Trigeminal neuralgia treated by differential percutaneous radiofrequency coagulation of the Gasserian ganglion

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✓ The authors describe surgical and anesthetic techniques for the treatment of trigeminal neuralgia by radiofrequency coagulation. Using radiographic landmarks derived from a stereotaxic study of 54 cadaver skulls, they delineate lateral and anteroposterior guidelines which aid in the percutaneous penetration of the foramen ovale. Controlled lesions can be made selectively in any division of the trigeminal nerve. The procedure has been effective in abolishing pain usually with preservation of touch sensation in the face. The percutaneous operation has the added advantage of a short hospitalization, usually 2 days. Of the 65 patients treated, only one still has the pain of trigeminal neuralgia. In six instances the procedure had to be repeated because insufficient sensory deficit was produced by the initial lesion. Three patients have developed anesthesia dolorosa; however, none has developed facial paralysis.

Article Information

Address reprint requests to: G. R. Nugent, M.D., Division of Neurosurgery, West Virginia University Medical Center, Morgantown, West Virginia 26506.

© AANS, except where prohibited by US copyright law.

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Figures

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    Left: Lateral view of cadaver skull in stereotaxic frame showing target site at junction of shadows produced by the clivus and petrous ridge. Right: Line drawing of lateral projection showing target site at vertex of lines produced by the clivus and petrous ridge.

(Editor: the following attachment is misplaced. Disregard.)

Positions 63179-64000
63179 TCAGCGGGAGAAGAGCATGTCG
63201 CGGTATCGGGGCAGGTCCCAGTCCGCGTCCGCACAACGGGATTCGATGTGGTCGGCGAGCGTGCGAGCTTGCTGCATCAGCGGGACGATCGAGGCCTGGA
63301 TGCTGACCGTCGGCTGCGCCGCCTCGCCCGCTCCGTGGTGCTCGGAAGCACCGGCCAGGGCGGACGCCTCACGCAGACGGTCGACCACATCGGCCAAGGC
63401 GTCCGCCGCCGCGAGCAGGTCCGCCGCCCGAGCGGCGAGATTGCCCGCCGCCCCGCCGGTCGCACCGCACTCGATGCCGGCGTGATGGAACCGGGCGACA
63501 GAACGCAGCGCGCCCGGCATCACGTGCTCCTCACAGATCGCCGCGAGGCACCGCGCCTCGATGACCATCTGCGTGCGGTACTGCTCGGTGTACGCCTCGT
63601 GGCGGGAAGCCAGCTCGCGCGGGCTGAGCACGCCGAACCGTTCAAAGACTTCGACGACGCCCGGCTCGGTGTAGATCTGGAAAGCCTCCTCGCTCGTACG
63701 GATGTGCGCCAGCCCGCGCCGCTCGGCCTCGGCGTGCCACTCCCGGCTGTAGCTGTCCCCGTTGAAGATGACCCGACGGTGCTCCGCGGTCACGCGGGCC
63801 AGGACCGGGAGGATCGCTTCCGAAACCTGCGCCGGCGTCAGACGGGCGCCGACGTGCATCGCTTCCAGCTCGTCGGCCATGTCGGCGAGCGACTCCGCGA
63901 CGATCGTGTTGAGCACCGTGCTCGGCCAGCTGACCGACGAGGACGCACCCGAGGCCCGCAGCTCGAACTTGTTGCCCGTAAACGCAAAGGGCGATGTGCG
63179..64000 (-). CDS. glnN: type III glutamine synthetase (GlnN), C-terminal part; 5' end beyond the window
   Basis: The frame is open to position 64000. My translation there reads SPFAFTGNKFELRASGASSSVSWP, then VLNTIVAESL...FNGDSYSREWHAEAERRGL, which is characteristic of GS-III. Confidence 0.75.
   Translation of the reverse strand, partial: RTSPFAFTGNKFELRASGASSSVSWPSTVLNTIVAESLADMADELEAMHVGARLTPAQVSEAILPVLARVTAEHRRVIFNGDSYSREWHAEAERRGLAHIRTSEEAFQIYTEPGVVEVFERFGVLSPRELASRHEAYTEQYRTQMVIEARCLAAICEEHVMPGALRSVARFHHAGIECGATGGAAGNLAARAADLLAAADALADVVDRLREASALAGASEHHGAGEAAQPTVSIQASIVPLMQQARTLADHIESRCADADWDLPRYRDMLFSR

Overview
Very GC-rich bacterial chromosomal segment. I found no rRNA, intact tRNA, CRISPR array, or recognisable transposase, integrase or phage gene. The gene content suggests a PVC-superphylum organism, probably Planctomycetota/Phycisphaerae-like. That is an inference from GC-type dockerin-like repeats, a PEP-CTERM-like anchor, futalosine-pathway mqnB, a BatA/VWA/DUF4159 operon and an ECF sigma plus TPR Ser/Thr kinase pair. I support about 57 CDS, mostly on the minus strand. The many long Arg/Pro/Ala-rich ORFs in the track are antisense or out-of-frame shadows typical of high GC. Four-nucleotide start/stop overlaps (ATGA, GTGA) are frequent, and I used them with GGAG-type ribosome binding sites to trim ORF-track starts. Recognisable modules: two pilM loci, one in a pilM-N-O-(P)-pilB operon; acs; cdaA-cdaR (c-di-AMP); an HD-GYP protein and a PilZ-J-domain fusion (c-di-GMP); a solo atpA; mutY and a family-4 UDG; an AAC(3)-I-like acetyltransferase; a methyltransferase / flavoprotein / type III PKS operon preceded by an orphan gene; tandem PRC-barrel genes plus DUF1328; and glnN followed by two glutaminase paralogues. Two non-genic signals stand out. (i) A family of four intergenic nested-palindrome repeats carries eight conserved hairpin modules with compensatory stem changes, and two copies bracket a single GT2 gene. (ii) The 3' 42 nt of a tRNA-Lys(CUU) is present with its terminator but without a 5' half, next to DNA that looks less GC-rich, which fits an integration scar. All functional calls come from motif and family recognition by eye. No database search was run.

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    Left: Cadaver skull showing lead oval at site of ganglion in line with internal auditory canal and at the medial point of “dip” in superior aspect of petrous ridge. Right: Line drawing of this projection defining ganglion in relation to lateral wall of internal auditory meatus.

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    Left: Lateral x-ray film of patient showing relationship of electrode tip to angle created by clivus and petrous ridge. Right: Anteroposterior projection showing electrode tip at medial aspect of “dip” in petrous ridge and at midpoint of internal auditory canal.

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    Drawing showing how depth of penetration determines location of electrode in retrogasserian rootlets.

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